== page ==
9:21 vulnerable: widow, orphan, alien people who are at risk: women who have lost their husbands, children who have lost their parents, foreigners (people who have “lost” their country)
9:34 Romans 13: “Submit to the governing authorities.” The book of Romans is from the New Testament of the Christian Bible. Chapter 13 talks about separating religious rules from government rules.
9:52 rule of law obeying what the government says
9:59 compassionate response answering with love and generosity
10:09 augment increase, boost, expand
10:27 not a Biblical scholar not a person with deep knowledge of the Bible
10:33 laws vs. love Parts of the Bible talk about do’s and don’ts and punishments, and parts of it talk about loving other humans generously.  Some Christians see these as conflicting messages.
10:44 enslave to keep people against their will, to own them like property
10:48 deny suffrage to disallow people the right to vote
11:06 Sanctuary Movement a U.S. religious and political movement in the 1980s to provide safety for Central American refugees who were fleeing civil wars and death squads
11:51 the common good the benefit of everyone
12:02 overhauled thoroughly taken apart, repaired, and changed
12:54 comprehensive reform thorough and complete change
13:27 detrimental harmful, unhealthy, damaging
13:33 own self-interest personal benefit (without thinking of others)
13:38 discount my voice minimize or disregard what I say and think
14:14 Korean War 1950-1953 war between North Korea (supported by Chinese soldiers) and South Korea (supported by the U.S. and allies). Jenny mistakenly mentioned the Japanese, who had invaded Korea in 1910, but Japan’s occupation of Korea came to an end in 1945.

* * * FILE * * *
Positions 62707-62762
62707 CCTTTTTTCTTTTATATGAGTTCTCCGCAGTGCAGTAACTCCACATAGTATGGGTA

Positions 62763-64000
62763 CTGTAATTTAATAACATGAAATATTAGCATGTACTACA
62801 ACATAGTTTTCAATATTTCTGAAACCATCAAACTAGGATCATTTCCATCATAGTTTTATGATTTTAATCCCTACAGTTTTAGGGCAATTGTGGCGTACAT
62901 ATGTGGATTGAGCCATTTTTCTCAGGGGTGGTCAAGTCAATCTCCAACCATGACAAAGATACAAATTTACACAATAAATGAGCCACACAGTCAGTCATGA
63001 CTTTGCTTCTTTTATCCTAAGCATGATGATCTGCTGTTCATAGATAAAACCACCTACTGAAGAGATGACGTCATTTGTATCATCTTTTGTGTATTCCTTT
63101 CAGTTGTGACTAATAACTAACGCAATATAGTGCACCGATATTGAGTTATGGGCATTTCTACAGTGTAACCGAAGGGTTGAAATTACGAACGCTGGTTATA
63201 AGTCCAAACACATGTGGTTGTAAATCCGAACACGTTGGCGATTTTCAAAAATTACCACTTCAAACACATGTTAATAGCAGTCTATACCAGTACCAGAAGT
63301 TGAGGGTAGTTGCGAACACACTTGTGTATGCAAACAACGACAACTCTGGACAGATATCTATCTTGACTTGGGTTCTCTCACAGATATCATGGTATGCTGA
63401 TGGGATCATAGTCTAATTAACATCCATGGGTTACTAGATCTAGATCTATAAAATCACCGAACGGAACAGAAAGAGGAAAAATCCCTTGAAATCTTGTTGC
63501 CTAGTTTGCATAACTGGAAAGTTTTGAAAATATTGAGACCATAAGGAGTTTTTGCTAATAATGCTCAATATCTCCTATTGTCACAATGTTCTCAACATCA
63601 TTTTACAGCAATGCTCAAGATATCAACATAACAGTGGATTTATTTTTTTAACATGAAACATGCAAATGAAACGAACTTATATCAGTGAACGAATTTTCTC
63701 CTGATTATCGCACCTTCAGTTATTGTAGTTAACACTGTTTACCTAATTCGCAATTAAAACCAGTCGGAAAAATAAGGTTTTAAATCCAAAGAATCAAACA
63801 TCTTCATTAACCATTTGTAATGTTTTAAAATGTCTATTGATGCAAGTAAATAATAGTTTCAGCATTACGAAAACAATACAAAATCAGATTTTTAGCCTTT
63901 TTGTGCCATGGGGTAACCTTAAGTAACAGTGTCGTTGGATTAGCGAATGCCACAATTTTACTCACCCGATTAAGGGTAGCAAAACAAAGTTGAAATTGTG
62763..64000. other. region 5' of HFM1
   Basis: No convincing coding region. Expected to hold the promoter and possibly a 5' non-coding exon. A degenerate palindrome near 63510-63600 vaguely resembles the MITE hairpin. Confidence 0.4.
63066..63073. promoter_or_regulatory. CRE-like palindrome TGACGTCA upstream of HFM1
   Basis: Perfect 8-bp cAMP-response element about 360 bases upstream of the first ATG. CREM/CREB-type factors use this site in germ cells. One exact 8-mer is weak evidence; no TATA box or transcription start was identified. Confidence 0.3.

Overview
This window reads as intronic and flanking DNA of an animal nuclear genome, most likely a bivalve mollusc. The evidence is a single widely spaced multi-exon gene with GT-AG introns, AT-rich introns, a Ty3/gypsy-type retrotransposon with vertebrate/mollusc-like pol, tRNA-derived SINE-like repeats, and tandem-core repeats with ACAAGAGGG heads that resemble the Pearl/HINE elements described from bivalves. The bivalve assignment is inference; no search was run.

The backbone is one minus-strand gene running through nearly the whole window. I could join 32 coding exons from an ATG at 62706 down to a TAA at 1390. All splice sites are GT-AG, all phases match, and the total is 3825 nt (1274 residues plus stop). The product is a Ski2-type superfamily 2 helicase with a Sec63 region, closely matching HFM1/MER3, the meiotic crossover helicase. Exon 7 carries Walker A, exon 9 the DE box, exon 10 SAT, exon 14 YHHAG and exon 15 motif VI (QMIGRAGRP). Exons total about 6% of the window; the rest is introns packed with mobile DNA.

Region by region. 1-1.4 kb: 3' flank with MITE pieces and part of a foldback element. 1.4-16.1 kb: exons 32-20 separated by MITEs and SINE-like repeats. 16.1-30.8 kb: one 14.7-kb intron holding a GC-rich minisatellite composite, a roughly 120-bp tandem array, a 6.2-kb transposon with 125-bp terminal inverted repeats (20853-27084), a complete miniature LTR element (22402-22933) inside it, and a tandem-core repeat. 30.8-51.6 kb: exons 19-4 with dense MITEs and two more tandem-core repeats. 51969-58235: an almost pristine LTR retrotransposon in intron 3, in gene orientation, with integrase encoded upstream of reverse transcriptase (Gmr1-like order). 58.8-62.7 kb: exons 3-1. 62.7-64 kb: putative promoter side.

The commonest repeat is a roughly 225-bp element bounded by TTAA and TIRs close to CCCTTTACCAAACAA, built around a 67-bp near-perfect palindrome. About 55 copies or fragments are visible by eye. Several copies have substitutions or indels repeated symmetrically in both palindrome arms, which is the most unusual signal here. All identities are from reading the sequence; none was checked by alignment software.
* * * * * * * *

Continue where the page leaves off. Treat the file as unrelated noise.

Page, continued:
14:23 media personnel people who work in news organizations (print, radio, TV, etc.)
14:46 no hope whatsoever zero chance for success
15:18 little to no chance very small possibility of success
15:24 aspirations hopes, dreams, visions, goals
15:28 make it succeed
16:10 the thing is what is important to know is
16:21 I.N.S. back then in those days it was called the Immigration and Naturalization Service
17:06 context the surrounding circumstances
17:17 realize the American Dream  have it be real that one becomes successful in the U.S.
17:36 over the goal line finally reach the target (from American football: to score a touchdown)
17:42 the House (of Representatives) the half of the American Congress with 435 members
17:46 marked up reviewed and considered
17:51 bring to the floor allow it to be discussed in front of the entire membership of the Congress with a plan to vote on acceptance or rejection
18:02 constituents members of the voting district
18:17 how Jenny recommends Christians become involved in improving U.S. immigration law
18:32 opportune time a time with a good chance for achievement, a favorable time



Alan Headbloom

Alan advises Americans how to be global citizens and expats how to fit in to Michigan culture without annoying their native coworkers and clients. He also tweets and blogs at the intersection of language and culture. Over decades, he's traveled, studied, or lived on six continents, putting strange foods into his mouth and emitting strange sounds from it. His use of English, German, Spanish, Portuguese, French, Swedish, Hausa, and Japanese all improve with alcohol use. He gives invited public presentations on culture and unsolicited private advice on English grammar and usage; the latter isn't always appreciated. Visit his website for information on consulting, coaching, or speaking engagements.